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Optimal Joint Bond Design


  • Charles-Henri Weymuller

    (French Treasury)

  • Eduardo Davila

    (New York University)


We study the optimal design of a joint borrowing arrangement among countries. In our framework, a safe country, which never defaults, and a risky country, which may default, participate in a joint borrowing scheme, through which they allocate a predetermined fraction of their bond issuance to a joint bond. The joint borrowing scheme is flexible, and can feature pooled issuance, in which countries share the funds raised through the joint bond, and joint liability, in which one country guarantees the obligations of another one. We show that a change in the scale of the joint borrowing scheme affects social welfare through five different channels: the risk sharing channel, the default deadweight loss channel, the free riding channel, the joint liability channel and default spillover channel. We also show that only the first two channels are non-zero up to a first-order when the joint bond issuance is small. We develop a simple test based on pricing data to determine whether a joint borrowing scheme is socially desirable and also conduct a quantitative analysis. We show that our main insights remain valid through a number of extensions.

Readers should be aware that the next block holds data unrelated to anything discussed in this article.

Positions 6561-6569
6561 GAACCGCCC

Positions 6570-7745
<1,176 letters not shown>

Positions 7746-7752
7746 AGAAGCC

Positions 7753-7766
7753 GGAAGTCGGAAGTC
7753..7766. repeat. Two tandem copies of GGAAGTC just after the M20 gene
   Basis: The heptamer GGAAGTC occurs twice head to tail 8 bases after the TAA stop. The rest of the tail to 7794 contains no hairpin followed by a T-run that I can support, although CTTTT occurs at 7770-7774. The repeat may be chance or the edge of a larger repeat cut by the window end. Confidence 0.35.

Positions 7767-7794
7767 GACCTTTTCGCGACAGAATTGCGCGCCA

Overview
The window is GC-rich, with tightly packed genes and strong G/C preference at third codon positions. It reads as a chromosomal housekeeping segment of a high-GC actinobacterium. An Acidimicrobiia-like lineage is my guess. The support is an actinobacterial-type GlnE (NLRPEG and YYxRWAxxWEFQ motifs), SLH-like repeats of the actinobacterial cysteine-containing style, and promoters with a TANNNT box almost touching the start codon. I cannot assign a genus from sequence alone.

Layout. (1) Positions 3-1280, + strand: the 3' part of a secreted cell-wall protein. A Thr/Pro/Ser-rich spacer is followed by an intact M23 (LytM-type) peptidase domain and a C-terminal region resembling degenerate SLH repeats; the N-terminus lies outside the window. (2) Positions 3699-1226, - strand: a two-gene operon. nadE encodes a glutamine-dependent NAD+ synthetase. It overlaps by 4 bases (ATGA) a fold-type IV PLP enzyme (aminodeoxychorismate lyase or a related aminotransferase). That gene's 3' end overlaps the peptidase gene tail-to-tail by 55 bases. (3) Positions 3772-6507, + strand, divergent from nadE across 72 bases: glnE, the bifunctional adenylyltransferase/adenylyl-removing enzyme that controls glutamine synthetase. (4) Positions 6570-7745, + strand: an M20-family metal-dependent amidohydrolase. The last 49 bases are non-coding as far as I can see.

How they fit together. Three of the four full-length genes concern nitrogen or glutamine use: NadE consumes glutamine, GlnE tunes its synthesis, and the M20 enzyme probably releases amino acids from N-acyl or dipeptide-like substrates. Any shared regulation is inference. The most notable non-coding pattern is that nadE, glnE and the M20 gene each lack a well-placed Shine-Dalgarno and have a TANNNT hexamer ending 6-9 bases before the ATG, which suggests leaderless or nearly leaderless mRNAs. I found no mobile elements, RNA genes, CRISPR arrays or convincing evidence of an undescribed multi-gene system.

Suggested Citation

  • Charles-Henri Weymuller & Eduardo Davila, 2016. "Optimal Joint Bond Design," 2016 Meeting Papers 1447, Society for Economic Dynamics.
  • Handle: RePEc:red:sed016:1447

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    References listed on IDEAS

    1. Harold L. Cole & Timothy J. Kehoe, 2000. "Self-Fulfilling Debt Crises," Review of Economic Studies, Oxford University Press, vol. 67(1), pages 91-116.
    2. Kim, Yun Jung & Zhang, Jing, 2012. "Decentralized borrowing and centralized default," Journal of International Economics, Elsevier, vol. 88(1), pages 121-133.
    3. Lars Ljungqvist & Thomas J. Sargent, 2004. "Recursive Macroeconomic Theory, 2nd Edition," MIT Press Books, The MIT Press, edition 2, volume 1, number 026212274x, January.
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